ABSTRACT; Period 2003-2007

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Techniques will be developed for genetic analysis of complex diseases segregating in extended pedigrees of arbitrary structure. Diseases such as hypertension and psychiatric illness have both environmental and genetic components. However, identification of genes contributing to increased risk of such diseases has been limited by both computational and statistical constraints. The development of Markov chain Monte Carlo (MCMC) methods have helped to overcome these limitations, providing information for gene localization, trait model estimation, haplotype analysis, and genetic map analyses, using data on extended pedigrees. The research now proposed is concerned with the extension of MCMC methods in several areas. We will develop improved methods for the MCMC analysis of gene descent in extended pedigrees, given data at a dense genome screen of markers, together with methods for the detection of associations or relationships at the population level. The current approach to efficient MCMC sampling on pedigrees will be extended to allow explicit models for complex phenotypes to be included within Bayesian and likelihood-based joint segregation and linkage analyses. Where marker and phenotypic data are available on members of an extended pedigree, current methods will be extended to handle additional trait measures such as multivariate and ordered categorical phenotypes, to incorporate more complex patterns of censoring, and to allow for missing covariate information. We will develop measures of haplotype identity by descent (ibd) computationally and statistically well suited to linkage detection using data on extended pedigrees. We will compare the computational efficiency and statistical power of ibd-based linkage-detection methods with those of Bayesian and likelihood-based joint segregation and linkage analysis. We will develop MCMC methods for analysis of genetic map heterogeneity, genetic interference, and pedigree and genotyping errors, and assess the impact of these on the localization of genes contributing to complex traits. Methods will be evaluated by analyses on several simulated and real data sets, including pedigrees segregating cardiovascular disease or psychiatric disorders. These real data sets include several on which are available genome-wide marker screens or more localized multigene haplotypes. Finally, software will be developed that implements these methods, and will be documented and released for use by practitioners.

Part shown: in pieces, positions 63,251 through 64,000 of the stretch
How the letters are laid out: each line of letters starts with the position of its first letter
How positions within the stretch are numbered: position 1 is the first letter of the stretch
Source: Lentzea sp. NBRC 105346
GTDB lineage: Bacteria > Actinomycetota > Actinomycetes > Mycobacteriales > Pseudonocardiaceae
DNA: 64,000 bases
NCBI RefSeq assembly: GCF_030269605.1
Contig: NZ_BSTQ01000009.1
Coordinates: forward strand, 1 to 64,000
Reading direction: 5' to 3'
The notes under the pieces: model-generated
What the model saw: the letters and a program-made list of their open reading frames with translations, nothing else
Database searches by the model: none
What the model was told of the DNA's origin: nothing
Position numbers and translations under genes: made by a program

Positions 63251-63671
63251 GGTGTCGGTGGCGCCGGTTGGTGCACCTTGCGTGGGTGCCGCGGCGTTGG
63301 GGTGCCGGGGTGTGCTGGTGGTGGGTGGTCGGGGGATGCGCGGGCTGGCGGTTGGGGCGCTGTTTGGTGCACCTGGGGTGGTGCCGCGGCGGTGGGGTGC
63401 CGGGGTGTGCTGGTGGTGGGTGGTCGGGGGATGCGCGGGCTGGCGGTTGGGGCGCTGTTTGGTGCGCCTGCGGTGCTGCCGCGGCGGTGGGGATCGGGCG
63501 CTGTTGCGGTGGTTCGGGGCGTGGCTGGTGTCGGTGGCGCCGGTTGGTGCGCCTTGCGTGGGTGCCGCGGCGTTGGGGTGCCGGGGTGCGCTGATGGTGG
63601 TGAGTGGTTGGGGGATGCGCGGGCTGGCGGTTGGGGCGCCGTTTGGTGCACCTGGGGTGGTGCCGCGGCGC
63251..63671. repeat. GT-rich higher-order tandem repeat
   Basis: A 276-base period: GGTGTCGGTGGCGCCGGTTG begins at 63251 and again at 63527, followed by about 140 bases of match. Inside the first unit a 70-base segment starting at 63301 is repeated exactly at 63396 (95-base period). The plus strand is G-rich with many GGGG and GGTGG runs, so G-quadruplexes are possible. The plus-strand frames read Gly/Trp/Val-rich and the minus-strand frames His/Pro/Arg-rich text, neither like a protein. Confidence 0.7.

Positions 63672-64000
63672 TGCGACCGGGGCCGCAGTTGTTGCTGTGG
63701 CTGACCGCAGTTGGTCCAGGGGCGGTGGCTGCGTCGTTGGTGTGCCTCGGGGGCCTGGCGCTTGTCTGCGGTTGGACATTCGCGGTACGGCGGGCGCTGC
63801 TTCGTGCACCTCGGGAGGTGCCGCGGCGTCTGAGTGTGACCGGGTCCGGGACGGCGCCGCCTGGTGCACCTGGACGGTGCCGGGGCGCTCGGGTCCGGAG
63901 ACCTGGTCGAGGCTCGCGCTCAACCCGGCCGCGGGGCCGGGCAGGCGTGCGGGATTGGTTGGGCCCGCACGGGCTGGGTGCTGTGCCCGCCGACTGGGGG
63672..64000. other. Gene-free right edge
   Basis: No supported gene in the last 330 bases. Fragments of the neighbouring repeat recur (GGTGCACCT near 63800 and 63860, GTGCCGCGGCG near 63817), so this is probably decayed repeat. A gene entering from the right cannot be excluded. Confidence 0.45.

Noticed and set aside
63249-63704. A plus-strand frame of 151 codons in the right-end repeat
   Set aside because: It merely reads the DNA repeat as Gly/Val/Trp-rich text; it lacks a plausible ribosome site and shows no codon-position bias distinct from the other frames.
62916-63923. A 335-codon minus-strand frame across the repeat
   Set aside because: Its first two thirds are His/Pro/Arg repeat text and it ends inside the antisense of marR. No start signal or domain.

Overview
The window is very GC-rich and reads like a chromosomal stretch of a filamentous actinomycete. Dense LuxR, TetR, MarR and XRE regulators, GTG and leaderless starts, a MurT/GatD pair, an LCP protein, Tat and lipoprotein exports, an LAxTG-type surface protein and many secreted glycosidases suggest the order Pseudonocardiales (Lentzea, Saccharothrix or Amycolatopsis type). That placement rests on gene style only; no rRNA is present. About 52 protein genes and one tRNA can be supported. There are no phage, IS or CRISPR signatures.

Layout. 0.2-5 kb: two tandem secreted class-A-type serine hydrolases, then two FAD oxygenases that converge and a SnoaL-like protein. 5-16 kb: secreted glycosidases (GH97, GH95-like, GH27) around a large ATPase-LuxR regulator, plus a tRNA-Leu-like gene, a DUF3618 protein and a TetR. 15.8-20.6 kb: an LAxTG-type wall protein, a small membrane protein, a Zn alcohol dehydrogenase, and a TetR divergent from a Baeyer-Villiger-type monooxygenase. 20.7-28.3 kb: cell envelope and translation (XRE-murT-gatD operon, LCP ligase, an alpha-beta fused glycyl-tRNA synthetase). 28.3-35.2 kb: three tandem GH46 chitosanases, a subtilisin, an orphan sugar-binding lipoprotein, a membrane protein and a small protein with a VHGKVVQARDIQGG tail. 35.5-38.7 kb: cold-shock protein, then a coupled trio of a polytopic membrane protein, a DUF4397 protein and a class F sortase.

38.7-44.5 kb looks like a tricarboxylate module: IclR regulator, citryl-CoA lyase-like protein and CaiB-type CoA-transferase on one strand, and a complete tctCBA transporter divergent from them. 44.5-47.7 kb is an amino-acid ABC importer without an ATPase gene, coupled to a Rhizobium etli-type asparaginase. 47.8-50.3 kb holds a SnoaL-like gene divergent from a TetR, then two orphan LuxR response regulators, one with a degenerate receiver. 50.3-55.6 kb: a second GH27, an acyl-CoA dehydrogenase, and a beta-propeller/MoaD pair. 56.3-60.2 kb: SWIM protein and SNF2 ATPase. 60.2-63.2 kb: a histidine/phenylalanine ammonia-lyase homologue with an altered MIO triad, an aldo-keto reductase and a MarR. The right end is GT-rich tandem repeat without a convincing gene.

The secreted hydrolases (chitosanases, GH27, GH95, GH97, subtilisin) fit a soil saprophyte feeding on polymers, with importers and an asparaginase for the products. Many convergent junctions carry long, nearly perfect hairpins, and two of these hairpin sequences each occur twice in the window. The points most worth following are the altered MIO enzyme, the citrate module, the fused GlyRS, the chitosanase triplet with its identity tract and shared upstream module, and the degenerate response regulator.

UW - Statistics: Thursday, 13-Dec-07 Contact: Elizabeth Thompson <eathomp@u.washington.edu>